LPAs—the attorney's duties and powers
Produced in partnership with Victoria Mahon De Palacios of Wedlake Bell
LPAs—the attorney's duties and powers

The following Private Client guidance note Produced in partnership with Victoria Mahon De Palacios of Wedlake Bell provides comprehensive and up to date legal information covering:

  • LPAs—the attorney's duties and powers
  • Duties
  • Powers

Duties

The duties of an attorney under a Lasting Power of Attorney (LPA) are set out in the Mental Capacity Act 2005 (MCA 2005) and under the general law of agency.

MCA 2005

Under the MCA 2005, s 9(4), the attorney must:

  1. act in accordance with the principles set out under the MCA 2005, s 1 and therefore:

    1. assume that the donor has capacity to make their own decisions unless they establish that the donor cannot do so

    2. not treat the donor as unable to make the decision in question unless all practicable steps to help the donor to do so have been taken without success—this can include, for example, ensuring that the donor has all the relevant information they need to make the decision, the use of simple language or visual aids to aid understanding and/or ensuring that the donor is at ease (eg in a familiar location or considers the decision at a certain time of day)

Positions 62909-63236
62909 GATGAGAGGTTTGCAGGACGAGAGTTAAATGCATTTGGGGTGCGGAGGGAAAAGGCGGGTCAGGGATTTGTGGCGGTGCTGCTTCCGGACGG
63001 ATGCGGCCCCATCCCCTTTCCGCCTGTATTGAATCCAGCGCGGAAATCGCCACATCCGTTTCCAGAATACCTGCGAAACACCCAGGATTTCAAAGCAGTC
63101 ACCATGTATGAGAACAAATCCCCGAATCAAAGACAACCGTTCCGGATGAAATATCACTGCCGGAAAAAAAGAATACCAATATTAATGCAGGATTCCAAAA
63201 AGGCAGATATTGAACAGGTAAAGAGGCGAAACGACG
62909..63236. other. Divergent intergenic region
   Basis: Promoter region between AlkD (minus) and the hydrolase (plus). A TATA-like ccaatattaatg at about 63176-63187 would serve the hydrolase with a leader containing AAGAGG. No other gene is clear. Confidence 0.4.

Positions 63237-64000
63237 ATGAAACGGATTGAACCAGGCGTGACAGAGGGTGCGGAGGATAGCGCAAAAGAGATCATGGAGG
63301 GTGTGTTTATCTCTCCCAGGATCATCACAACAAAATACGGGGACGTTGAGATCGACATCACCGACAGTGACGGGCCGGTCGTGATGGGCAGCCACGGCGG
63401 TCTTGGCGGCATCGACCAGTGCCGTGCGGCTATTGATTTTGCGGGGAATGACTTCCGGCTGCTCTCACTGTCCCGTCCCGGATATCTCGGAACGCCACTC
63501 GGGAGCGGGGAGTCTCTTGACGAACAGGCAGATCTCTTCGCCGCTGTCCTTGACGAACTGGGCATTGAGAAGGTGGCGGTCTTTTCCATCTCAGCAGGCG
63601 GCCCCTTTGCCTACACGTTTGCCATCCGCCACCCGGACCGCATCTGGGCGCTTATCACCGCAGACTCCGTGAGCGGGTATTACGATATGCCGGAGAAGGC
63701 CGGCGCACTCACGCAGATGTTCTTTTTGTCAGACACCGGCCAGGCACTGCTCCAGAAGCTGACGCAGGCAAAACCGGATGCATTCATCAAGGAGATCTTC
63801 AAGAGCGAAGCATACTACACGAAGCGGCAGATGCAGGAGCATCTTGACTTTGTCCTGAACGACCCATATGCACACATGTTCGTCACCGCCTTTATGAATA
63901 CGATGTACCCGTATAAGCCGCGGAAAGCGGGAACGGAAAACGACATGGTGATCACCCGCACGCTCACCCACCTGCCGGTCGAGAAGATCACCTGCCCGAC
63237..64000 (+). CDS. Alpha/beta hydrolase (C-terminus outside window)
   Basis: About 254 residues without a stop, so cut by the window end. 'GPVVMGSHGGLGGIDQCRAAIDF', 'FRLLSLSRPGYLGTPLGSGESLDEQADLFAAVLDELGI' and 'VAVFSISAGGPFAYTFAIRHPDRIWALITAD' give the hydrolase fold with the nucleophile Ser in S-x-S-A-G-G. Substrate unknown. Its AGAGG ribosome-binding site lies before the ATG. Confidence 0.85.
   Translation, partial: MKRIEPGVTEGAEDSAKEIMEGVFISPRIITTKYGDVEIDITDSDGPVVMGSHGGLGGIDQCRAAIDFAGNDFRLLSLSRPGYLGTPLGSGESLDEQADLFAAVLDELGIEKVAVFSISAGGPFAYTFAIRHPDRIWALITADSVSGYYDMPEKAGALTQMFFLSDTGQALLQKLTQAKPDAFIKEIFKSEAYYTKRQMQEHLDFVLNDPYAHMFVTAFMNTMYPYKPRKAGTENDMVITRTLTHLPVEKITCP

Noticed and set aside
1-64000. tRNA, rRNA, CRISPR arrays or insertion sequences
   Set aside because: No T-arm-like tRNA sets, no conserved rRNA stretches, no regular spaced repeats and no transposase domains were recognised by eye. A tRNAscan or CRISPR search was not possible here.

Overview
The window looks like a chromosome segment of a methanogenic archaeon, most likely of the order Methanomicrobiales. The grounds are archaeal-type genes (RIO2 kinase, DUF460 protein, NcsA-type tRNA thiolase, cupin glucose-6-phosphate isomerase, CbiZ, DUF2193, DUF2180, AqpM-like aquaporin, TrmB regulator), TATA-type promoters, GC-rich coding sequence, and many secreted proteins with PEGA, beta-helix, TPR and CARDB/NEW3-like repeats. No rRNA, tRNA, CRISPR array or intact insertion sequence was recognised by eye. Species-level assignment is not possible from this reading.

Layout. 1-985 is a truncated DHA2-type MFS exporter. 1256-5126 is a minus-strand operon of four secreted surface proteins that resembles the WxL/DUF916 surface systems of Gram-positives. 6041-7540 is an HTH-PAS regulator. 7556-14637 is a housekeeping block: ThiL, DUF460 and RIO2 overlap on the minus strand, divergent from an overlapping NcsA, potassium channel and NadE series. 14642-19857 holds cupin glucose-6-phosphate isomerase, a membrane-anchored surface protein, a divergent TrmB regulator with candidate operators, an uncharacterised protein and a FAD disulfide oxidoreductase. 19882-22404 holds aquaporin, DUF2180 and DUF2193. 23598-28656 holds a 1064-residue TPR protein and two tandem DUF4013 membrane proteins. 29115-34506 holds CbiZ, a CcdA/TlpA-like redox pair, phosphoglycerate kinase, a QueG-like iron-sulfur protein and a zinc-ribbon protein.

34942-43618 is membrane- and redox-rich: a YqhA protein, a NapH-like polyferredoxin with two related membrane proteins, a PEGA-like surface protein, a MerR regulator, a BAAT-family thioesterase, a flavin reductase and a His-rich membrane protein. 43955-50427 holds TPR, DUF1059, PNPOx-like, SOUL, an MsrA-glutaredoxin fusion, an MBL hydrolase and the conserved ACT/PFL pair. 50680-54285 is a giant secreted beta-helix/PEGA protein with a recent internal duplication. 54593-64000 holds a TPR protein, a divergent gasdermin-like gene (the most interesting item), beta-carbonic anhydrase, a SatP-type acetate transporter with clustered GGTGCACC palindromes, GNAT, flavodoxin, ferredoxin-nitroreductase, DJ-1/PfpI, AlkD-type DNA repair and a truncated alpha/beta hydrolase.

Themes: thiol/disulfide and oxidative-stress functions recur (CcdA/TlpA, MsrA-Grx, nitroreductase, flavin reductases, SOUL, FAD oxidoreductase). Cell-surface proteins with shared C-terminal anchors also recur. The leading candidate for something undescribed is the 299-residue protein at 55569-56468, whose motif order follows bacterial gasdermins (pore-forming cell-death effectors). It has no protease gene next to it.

3. not treat the donor as unable to make the decision in question because the donor makes an unwise decision

    4. make decisions and act in the donor's best interests when the donor is unable to make a decision

    5. before making the decision in question or acting for the donor, consider whether they can make the decision or act in a way that